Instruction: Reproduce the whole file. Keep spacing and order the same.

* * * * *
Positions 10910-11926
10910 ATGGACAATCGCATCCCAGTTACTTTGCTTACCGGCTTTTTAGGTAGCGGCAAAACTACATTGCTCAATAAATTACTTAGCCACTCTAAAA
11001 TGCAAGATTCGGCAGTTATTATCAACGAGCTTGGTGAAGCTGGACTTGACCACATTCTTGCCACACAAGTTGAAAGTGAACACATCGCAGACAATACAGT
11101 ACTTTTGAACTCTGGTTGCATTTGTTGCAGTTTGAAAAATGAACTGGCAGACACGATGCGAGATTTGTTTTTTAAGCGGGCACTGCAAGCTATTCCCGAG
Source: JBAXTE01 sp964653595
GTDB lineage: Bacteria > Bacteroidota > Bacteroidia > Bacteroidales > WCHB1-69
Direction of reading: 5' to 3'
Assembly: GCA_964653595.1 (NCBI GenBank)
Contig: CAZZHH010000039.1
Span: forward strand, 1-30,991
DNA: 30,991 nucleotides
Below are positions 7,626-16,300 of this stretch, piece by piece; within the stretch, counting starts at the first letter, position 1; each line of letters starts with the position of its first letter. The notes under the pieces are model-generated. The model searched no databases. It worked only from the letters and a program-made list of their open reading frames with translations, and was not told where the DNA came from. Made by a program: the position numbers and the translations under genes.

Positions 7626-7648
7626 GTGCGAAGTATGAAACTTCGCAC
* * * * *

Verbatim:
Positions 10910-11926
10910 ATGGACAATCGCATCCCAGTTACTTTGCTTACCGGCTTTTTAGGTAGCGGCAAAACTACATTGCTCAATAAATTACTTAGCCACTCTAAAA
11001 TGCAAGATTCGGCAGTTATTATCAACGAGCTTGGTGAAGCTGGACTTGACCACATTCTTGCCACACAAGTTGAAAGTGAACACATCGCAGACAATACAGT
11101 ACTTTTGAACTCTGGTTGCATTTGTTGCAGTTTGAAAAATGAACTGGCAGACACGATGCGAGATTTGTTTTTTAAGCGGGCACTGCAAGCTATTCCCGAG
Source: JBAXTE01 sp964653595
GTDB lineage: Bacteria > Bacteroidota > Bacteroidia > Bacteroidales > WCHB1-69
Direction of reading: 5' to 3'
Assembly: GCA_964653595.1 (NCBI GenBank)
Contig: CAZZHH010000039.1
Span: forward strand, 1-30,991
DNA: 30,991 nucleotides
Below are positions 7,626-16,300 of this stretch, piece by piece; within the stretch, counting starts at the first letter, position 1; each line of letters starts with the position of its first letter. The notes under the pieces are model-generated. The model searched no databases. It worked only from the letters and a program-made list of their open reading frames with translations, and was not told where the DNA came from. Made by a program: the position numbers and the translations under genes.

Positions 7626-7648
7626 GTGCGAAGTATGAAACTTCGCAC